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‘Everybody and Their Sister’
A Man Question from Rick Wayne on Selecting a Combat Art
“Okay, Brother, I’m back in Vegas again, and you, know, I’ve been into the bodybuilding, fitness, rock-climbing scene all along. Now I think it’s time for me to get serious with some form of self-defense. I’ve actually leaned on Joe Rogan for information—even though I don’t respect him as a person—because he does know combat. He has talked about how Wig Chun and karate just don’t hold up. Since I’m not smoking pot anymore I need to know how to fight, because the temper will return. You can’t be an asshole and not be able to fight. Now, all of these people, all of my Facebook friends, everybody at the gym, everybody and their sister is a BJJ expert. The problem is, working the casinos, I’ve dealt for these Brazilian Jiujitsu guys—and let me tell you, they are not good people. I just don’t want to be involved with something that has so many evil pricks at the top and so many douchebags in the ranks. But, everybody tells me that BJJ is all there is to combat—the holy grail, the be all end all. But if I’m sucking their BJJ dick, I’m sucking the same dick as a million douchebags and I don’t want that. I also have expenses to consider and the BJJ people are charging top dollar. So, for someone in my position, what is a good course?”
-Rick Wayne
Karate and the Korean versions of karate, such as Rogan practiced in his youth, are physical fitness systems developed along western military lines that have as their combative objectives competition with fighters from identical or like arts and self-defense against unskilled, non-athletic aggressors.
Wing Chun is a method of combating such linear striking arts as karate.
Your immense polish strength and T-34 sloped Navaho head will make you very difficult to KO, unless you are dealing with a boxer and they aren’t looking for trouble as a general rule.
You are too old and tight to take up boxing. And since you are only interested in self-defense, which means responding to a sucker-punch attack, not throwing down in an ego encounter, you should take up grappling. As a guy that has never been out of shape and has “wrestling-strong” tendons from rock climbing, you would be best served by joining a wrestling club. Such a wrestling club will be frequented by BJJ and Judo people. As strong as you are, people will want to roll with you if you relax and get on the learning curve instead of resorting to strength. Trying to wrestle strong will get you hurt by grapplers in your weight range and will fail to develop interest in rolling with you among the really good grapplers, who are small guys. Such grapplers would not be able “to work on things” with a mean strongman and would decline to waste their time with you unless you bag the ego and the temper.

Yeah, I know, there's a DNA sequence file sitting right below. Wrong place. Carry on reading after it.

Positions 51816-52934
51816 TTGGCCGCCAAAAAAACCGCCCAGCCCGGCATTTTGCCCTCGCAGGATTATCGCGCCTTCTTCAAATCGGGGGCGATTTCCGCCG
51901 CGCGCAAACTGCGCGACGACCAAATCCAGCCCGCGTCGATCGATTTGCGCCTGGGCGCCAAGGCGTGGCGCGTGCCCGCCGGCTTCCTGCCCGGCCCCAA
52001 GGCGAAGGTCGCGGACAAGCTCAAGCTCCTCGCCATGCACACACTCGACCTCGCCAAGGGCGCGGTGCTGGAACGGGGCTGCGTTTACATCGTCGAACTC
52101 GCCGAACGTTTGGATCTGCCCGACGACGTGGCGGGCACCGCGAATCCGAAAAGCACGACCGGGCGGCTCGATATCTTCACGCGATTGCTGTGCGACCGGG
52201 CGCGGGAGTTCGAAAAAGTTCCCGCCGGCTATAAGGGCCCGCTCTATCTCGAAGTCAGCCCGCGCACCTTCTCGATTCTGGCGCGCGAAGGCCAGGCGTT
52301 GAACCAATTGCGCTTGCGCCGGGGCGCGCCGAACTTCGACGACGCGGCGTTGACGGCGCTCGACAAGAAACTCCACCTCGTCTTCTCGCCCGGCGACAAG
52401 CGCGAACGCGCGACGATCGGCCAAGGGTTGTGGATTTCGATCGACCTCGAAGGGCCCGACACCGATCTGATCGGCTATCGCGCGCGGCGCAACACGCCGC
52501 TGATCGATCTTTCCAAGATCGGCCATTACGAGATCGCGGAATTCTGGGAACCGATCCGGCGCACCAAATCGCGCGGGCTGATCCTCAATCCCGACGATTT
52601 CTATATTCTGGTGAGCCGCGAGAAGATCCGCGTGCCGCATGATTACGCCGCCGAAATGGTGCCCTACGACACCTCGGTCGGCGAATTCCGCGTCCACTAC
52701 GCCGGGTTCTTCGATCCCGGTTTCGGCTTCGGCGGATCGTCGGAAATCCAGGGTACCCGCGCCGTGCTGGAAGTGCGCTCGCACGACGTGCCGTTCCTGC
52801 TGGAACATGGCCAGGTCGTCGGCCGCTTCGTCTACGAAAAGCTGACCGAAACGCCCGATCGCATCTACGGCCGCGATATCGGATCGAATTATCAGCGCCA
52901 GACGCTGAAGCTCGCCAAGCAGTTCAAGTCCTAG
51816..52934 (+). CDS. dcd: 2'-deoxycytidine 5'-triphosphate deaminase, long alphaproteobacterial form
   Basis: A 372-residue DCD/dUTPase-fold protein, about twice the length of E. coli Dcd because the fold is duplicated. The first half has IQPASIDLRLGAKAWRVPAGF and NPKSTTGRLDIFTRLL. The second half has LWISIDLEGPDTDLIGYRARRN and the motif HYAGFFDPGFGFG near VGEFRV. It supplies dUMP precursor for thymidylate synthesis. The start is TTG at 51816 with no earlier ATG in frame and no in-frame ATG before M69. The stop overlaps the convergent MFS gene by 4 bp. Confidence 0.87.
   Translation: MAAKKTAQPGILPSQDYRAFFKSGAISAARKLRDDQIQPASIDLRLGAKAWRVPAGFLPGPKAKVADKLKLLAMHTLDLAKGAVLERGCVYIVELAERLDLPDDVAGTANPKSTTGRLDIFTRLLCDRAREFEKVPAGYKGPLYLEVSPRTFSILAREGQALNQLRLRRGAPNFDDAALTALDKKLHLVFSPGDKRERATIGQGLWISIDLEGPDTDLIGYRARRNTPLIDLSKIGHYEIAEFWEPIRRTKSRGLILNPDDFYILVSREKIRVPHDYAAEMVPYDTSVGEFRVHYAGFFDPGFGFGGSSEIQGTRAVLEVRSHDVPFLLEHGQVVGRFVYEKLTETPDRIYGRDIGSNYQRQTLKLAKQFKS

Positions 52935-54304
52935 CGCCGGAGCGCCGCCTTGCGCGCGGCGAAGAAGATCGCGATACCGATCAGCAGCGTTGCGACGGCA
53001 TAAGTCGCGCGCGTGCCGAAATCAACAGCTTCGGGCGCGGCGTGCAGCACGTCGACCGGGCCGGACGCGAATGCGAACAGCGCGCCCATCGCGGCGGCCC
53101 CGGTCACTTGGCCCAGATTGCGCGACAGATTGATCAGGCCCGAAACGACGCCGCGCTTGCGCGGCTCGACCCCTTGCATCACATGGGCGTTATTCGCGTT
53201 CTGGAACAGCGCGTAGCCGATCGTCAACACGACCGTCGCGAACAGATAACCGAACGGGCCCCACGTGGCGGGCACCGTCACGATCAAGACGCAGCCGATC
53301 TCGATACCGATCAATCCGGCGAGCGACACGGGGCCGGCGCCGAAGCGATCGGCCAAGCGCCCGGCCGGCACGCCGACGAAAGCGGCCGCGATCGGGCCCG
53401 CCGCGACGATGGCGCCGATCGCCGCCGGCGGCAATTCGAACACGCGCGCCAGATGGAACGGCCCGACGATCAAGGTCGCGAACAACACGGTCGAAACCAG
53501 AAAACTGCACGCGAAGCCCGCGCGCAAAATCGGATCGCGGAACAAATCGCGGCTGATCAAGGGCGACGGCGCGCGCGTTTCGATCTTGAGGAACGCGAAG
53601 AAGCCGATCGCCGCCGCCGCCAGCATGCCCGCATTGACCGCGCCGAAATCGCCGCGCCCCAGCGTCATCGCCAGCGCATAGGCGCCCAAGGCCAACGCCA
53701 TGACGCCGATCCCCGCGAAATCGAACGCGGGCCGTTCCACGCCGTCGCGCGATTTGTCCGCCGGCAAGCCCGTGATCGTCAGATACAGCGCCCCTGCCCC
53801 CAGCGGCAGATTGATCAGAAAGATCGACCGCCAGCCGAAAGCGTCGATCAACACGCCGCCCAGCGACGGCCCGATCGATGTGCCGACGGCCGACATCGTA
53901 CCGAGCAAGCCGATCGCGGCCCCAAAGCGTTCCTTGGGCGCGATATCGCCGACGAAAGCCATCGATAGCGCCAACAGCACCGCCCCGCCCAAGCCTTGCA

A judo club would also be an option. Judo is underrated as a self-defense art. Where BJJ guys are happy to go to the ground and not dedicated to staying on their feet, judo people have a more balanced perspective. Keep in mind that there is no longer such a thing as a fight-like attack. If you avoid mutual stupidity and ego-based fights—which is easy for a man your age—then your only real danger is an attack by two or more, must likely significantly weaker, individuals. A BJJ-like dedication to going to the ground will get you stomped out or stabbed. Against an attack by two or more Dindu hordesmen, throwing them one-by-one into hard surfaces is ideal for the strongman defender.
Here are some things you have not considered.
One in ten of your attackers will be armed with a gun. No martial art is any good against that, so you must practice avoidance, with the best existing text being my book:
Thriving in Bad Places
One in three of your attackers will have a knife or other striking weapon. Knives favor twerps. Blunt weapons favor strongmen. Check out the agonistics videos on this site, particularly the bag-striking video, find a short stick, hang a bag or make a tire man, and begin learning how to strike hard without swinging the stick.